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Rakich photos

Dillon senior Bradley Rakich is the second-leading receiver for the Beavers heading into the Class A playoffs. In the spring, Rakich sheds the shoulder pads for a tennis racquet, where he's among the best singles players in the state. He won his first Class A state championship last spring in Polson. The title capped off a season in which he never lost a match and dropped only two sets.

DILLON — On Friday nights throughout the fall, Brad Rakich can be found on Class A football fields catching passes in his No. 82 Dillon Beavers football jersey.

A few times a week, though, with no bright lights shining over him, Rakich sheds his shoulder pads, ditches his cleats and steps off the field.

Then he picks up a tennis racquet.

“I usually go hit after football practice,” Rakich said, taking a break from defensive back drills at a recent practice. “I usually go hit at least until it’s dark for about an hour, at least two, three times a week.”

It’s not often one of the better football players at a school is also its top tennis player come spring. But in Rakich’s case, he’s not just the best tennis player at Beaverhead County High School — he’s among the best in the Treasure State.

Proof? As a junior last spring, Rakich won his first Class A singles championship. He didn’t lose a match all year. He dropped just two sets.

And now in the fall, Rakich is one of the best two-way players on the athlete-heavy Dillon football team.

He’s caught three touchdown passes, and on defense he’s recorded two interceptions and one fumble recovery.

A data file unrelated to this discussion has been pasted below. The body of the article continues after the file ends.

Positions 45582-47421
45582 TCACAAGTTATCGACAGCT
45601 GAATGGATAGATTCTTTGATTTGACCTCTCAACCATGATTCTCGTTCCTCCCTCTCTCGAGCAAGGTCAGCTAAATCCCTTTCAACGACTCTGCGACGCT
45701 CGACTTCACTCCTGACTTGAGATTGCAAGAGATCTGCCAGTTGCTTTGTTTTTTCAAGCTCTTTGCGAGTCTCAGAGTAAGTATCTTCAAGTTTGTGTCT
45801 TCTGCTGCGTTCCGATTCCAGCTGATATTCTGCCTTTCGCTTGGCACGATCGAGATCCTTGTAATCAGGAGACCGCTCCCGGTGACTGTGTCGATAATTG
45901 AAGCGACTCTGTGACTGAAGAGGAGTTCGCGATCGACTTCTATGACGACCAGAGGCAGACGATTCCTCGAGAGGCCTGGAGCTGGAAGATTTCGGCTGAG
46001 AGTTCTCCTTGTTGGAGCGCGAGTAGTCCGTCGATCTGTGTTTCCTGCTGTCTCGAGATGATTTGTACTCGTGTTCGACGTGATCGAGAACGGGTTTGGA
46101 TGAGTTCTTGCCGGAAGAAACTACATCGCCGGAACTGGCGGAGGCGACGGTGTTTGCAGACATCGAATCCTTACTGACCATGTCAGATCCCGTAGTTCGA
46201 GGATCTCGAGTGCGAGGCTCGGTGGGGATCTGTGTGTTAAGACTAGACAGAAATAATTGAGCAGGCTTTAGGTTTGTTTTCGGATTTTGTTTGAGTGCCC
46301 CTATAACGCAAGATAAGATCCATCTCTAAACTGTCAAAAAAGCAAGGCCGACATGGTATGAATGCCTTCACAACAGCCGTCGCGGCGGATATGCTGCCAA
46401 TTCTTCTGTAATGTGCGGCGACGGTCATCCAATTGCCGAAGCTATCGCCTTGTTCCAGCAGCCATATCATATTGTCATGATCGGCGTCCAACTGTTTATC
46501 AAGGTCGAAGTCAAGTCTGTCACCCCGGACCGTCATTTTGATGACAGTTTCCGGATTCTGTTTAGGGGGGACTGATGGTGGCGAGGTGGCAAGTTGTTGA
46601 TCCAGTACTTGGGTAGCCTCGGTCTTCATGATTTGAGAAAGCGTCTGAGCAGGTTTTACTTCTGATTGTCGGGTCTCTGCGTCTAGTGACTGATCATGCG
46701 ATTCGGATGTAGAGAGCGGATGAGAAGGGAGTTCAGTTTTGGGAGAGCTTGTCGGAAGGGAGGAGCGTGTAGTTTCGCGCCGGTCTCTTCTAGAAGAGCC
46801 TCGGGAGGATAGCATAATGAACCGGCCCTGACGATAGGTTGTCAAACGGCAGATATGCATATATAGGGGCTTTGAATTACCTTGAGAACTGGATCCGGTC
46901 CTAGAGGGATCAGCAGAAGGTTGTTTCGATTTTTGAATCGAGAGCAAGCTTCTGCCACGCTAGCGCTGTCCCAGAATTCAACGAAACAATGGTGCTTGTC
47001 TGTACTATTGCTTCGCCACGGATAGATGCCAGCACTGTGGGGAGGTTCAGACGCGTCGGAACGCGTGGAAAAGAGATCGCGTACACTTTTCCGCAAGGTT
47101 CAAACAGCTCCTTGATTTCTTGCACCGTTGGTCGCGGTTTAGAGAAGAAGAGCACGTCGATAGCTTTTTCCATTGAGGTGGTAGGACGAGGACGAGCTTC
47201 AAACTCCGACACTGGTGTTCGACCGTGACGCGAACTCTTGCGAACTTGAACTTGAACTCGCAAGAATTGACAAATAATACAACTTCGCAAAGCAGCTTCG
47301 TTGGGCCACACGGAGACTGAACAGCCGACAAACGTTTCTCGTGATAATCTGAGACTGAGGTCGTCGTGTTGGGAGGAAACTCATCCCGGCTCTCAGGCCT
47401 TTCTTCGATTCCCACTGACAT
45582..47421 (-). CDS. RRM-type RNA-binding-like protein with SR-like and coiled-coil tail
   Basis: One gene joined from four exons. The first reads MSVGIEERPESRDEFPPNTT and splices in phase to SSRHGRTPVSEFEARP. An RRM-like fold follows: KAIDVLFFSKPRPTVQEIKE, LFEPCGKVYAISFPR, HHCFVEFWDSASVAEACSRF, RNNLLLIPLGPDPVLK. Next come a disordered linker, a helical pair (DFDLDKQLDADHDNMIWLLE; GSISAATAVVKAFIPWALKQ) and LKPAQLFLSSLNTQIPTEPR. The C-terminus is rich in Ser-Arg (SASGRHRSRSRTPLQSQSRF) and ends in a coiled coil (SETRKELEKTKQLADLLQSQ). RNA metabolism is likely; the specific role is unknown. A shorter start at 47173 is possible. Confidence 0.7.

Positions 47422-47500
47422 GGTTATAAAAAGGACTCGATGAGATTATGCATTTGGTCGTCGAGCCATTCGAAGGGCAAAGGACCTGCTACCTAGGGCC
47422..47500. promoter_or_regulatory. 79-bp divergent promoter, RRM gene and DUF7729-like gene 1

At practice, where in drills Rakich and the defensive backs take quick, choppy steps and start-and-stop movements with eyes on the ball, Rakich says the risk of injury on football field doesn't outweigh the benefit it provides him in tennis.

“One of the reasons I’m so good at both is because all year, and during basketball too, I’m getting all that conditioning and lateral movements,” he said. “I definitely think playing cornerback helps the short breaks, getting that lateral motion, it definitely helps in tennis.”

Picking up the racquet 

Rakich’s state championship in the spring capped off a six-year full circle for tennis in Beaverhead County. Because just six years ago, Dillon fielded its first boys team.

And it began with Brad's older brother, Todd.

“His senior year was the first year we had (boys tennis) here,” Rakich said. “My mom was fundraising for three years.”

And that came to be, Rakich remembers, because Todd happened upon a couple tennis racquets as a child after growing fond of the sport watching it on television.

“He bought a couple tennis racquets at a garage sale and we kinda started hitting. Then I really got into it during middle school. In sixth grade I was really into it and I was practicing all summer.”

Before Rakich headed to Polson for the state tournament last May, his coach Lois Woodard remembered the beginning of his tennis tenure unfolding that way, too.

She said she began working with Brad when he was in sixth grade, the first year of Dillon's program.

“We worked all summer long when he was finishing middle school,” Woodard said in May. “He has a goal and a love for tennis, it’s his favorite sport.”

State A Boys Tennis 3

Brad Rakich of Dillon reacts after winning his match against Marius Godard of Corvallis during the State A Tennis Tournament in Polson in May 2018. Rakich bested Godard in two sets to advance to the A boys' singles final, where he beat Whitefish's Brendan Buls in straight sets.

Tennis remaining Rakich’s primary sport through high school is an achievement in itself. While he’s been an integral part of the football team, he’s also one of the top basketball players in Dillon. Before he tasted gold in tennis, he raised a Class A state championship plaque as a sophomore, alongside Troy Andersen and Tanner Haverfield.

“It’s a different sport,” he said of tennis. “You’re kind of all alone instead of in basketball where you’re with your buddies and all that.”